What is the Foreign State of Chargeability?
In U.S. immigration law, a foreign state of chargeability is assigned to every individual. In short, it is a person’s country of birth. Knowing the foreign state of chargeability for every individual aids in determining the availability of visas which are issued every fiscal year.
What is my Foreign State of Chargeability?
In general, as noted above, a person’s foreign state of chargeability is their country of birth; however, the rule is not always so clear and there are some basic rules to keep in mind:
- A spouse’s country of birth can be used as the individual’s country of chargeability where the individual is accompanying or following to join the spouse. This may be done to prevent the separation of the spouses;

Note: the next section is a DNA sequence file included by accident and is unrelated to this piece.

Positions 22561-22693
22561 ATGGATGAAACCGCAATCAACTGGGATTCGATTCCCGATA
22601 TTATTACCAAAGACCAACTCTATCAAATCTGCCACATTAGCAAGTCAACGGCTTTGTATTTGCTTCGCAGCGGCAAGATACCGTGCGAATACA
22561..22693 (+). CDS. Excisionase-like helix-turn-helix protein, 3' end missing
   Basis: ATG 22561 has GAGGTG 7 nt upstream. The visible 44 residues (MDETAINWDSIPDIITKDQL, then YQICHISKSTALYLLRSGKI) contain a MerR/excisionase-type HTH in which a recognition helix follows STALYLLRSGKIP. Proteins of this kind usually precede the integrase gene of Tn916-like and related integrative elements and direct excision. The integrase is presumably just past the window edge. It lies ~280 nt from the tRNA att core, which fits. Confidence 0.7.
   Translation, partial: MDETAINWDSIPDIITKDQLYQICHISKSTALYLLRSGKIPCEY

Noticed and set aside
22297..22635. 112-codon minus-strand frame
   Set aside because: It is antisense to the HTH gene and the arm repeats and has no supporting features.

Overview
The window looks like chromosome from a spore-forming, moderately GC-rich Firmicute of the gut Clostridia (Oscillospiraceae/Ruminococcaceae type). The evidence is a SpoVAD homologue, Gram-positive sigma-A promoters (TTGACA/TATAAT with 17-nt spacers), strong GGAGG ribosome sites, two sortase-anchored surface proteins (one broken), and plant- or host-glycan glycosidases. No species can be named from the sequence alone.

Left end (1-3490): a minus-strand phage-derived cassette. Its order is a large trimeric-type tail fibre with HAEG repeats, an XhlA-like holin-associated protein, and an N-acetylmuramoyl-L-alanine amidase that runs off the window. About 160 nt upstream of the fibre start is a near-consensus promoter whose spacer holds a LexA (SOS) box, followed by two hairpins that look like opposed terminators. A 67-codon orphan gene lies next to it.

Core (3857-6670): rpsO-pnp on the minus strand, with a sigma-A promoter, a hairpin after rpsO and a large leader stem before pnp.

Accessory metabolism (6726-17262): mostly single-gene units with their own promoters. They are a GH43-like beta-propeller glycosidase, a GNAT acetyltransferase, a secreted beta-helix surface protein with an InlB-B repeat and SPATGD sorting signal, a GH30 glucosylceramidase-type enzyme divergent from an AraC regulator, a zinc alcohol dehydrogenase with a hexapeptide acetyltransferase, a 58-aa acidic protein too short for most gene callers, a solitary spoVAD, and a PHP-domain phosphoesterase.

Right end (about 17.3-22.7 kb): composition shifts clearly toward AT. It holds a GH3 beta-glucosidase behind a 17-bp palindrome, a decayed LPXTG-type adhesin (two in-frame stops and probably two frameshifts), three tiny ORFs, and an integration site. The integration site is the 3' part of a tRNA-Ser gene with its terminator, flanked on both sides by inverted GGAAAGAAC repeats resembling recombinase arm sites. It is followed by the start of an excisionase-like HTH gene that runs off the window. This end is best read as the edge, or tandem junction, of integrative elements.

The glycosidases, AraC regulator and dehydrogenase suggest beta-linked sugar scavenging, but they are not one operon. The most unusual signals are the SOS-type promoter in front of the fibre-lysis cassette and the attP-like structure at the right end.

- A parent’s country of birth can be used as the child’s country of chargeability where the child is accompanying or following to join the parent. This may be done to prevent the separation of the child from the parent;
- Someone who was born in the U.S., who did not receive U.S. citizenship through their birth or abandoned their U.S. citizenship, would be chargeable to their country of citizenship. If that person does not have citizenship in any country, they would be charged to their last country of residence;
- Someone who was born in a country in which neither of the person’s parents was born, and in which neither parents had a residence at the time of the person’s birth, may be charged to the country of birth of either parent.
This information can be found in §202(b) of the Immigration and Nationality Act.
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